Slamdance’s Copenhagen offers strong humanistic experience wrapped with cinematic storytelling and deep narrative.
Looking to get away from anything remotely resembling his normal life, William a twenty-something American travels to Copenhagen to take a stab at connecting with his best friend during a guys-only trip. The often distasteful, brash and well, basically – asshole which William has become can be rather off-putting to those around him, which William finds out all too well when both best friend Jeremy and fiancé Jennifer, ditch him for a short nuptial trip to London. Now, as a tourist and a thrown aside third wheel William, in an attempt to escape his centered life of self-loathing and sex, takes to pre-occupying his time with searching out his grandfather, in the hopes of delivering a letter from William’s estranged father.
Adrift with a lack of knowledge in the Danish language or the surrounding city layout, William is left to rely on the kindness of strangers to give him some guidance as to where to begin his journey – luckily that stranger is Effy, a local student. Things start off on a rocky road between the two as William & his prickly sensibility almost steamroll right over Effy when they first meet at William’s hotel where the female student is stationed for the week during Praktik, a traditional internship for many Danish youth. Eventually things even out once the pair discover they have a connection through paths involving their own estranged family members. As luck would have it however, William with his familiar search discovers Effy having resources to fulfill the right information and paths to connect Will to the dots in finding his grandfather – a bond forms and both grow closer on a new journey together.
Unfortunately, like most journey’s we have seen in the past – the turns, peaks and valleys are often the areas that are the most treacherous for us to survive – and here, in Copenhagen, the streets aren’t particularly know for being smooth; William better have his seat belt on cause his ride is about to get real bumpy.
Shot entirely on location in Cophenhagen, Toronto-based writer/director Mark Raso presents his newest film with sharp dialogue & gritty sensibility to put audiences in intolerable positions. Raso’s script is well-balanced with writing that displays a thoroughly believable relationship that’s naturalistically engaging & continues to move plot lines without ever seeming too thin. We get some faltering with a few points here and there that seem just too convenient but you certainly can’t ask for a perfect outing on your first feature length – plus it kind of adds to the entire ambiance of the film – hey, nobody’s perfect. Considering that Raso still holds on to a combination of fine timing, humor & sordid essence means he is aware of what works well and how to use it effectively without compromise.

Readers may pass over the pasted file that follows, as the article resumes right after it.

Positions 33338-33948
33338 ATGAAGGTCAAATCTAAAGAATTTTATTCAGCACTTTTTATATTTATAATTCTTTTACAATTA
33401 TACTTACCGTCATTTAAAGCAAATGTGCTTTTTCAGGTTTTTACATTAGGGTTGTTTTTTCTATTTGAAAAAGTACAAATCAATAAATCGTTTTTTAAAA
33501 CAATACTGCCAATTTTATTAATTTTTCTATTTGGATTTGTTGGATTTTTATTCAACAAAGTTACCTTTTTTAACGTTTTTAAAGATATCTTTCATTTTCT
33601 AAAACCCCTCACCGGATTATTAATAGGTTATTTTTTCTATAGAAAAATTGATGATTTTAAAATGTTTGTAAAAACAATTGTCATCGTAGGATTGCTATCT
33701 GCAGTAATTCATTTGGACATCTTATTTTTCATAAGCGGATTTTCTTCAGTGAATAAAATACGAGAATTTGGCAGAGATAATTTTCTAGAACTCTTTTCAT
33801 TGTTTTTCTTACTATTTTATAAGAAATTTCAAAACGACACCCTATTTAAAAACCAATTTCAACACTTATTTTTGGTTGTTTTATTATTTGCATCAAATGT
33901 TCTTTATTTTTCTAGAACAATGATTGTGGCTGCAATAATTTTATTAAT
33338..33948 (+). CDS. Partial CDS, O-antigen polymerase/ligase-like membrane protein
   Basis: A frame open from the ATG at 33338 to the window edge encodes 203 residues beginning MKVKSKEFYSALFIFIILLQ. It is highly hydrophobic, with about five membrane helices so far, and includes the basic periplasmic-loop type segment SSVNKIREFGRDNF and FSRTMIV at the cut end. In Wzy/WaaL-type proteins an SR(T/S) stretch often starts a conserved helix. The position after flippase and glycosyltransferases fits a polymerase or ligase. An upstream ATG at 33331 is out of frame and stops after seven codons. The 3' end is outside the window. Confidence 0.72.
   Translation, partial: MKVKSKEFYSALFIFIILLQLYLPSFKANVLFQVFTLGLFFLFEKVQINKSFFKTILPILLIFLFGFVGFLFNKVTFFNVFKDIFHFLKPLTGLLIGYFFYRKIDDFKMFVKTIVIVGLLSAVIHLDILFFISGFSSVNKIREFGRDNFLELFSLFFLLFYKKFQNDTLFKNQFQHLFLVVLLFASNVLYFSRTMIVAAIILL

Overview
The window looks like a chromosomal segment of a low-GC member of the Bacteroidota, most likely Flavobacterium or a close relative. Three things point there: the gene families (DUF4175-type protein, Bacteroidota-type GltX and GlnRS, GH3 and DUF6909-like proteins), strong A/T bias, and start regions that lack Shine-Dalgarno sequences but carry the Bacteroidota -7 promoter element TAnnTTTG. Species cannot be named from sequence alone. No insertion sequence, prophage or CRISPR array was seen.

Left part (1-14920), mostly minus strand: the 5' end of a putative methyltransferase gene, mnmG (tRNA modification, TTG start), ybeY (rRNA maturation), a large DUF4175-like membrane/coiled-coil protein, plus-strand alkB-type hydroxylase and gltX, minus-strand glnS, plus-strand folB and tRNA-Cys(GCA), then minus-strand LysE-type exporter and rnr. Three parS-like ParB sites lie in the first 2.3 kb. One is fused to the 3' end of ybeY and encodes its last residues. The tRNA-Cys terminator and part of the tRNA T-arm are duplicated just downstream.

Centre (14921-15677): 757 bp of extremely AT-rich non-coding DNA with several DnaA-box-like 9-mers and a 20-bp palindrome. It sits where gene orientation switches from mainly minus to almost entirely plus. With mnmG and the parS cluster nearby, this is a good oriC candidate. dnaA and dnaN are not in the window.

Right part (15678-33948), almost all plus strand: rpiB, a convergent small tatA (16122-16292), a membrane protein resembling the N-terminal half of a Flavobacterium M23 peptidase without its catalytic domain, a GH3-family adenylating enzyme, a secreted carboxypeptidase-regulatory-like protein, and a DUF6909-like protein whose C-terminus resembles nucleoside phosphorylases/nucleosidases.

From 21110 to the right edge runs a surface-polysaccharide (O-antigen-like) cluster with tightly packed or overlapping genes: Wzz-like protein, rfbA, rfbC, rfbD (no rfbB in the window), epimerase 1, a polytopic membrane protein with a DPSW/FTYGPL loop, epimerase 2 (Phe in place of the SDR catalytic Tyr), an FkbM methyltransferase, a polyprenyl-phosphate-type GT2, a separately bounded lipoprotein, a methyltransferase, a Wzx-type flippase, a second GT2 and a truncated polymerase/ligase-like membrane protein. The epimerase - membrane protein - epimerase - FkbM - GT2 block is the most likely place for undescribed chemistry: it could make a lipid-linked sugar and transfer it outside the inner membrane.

While Gethin Anthony’s William is uneven from time-to-time, the actor manages to grab viewers with spontaneity & angst that is often reserved for more mature performers. Frederikke Dahl Hansen’s a raw talent in the making but hands out a youthful excitement with an ease of sensuality that is dangerously mature – the chemistry which both actors mixed with Raso’s direction gives Copenhagen a grappling perceptiveness in longing and connection.
Overall while there are strong themes of love, connection & personal growth between sense of self and others very similarly seen in Linklater’s Before Sunrise, Raso has also added touches of dark solemness that hang in the air of this picture by way of Agatha Kaspar’s scoring, seamlessly juxtaposing the golden Summer softness which cinematographer Alan Poon has brought beautifully to this project. Raso’s Copenhagen turns in multiple layers that make for vibrant filmmaking and one which sees a young talent to be taken seriously.
A good film is one you immediately want to tell others about, or at least go see it a second time. Copenhagen makes you want to do both.
Copenhagen screens again on January 21st at 6:15 PM (MST)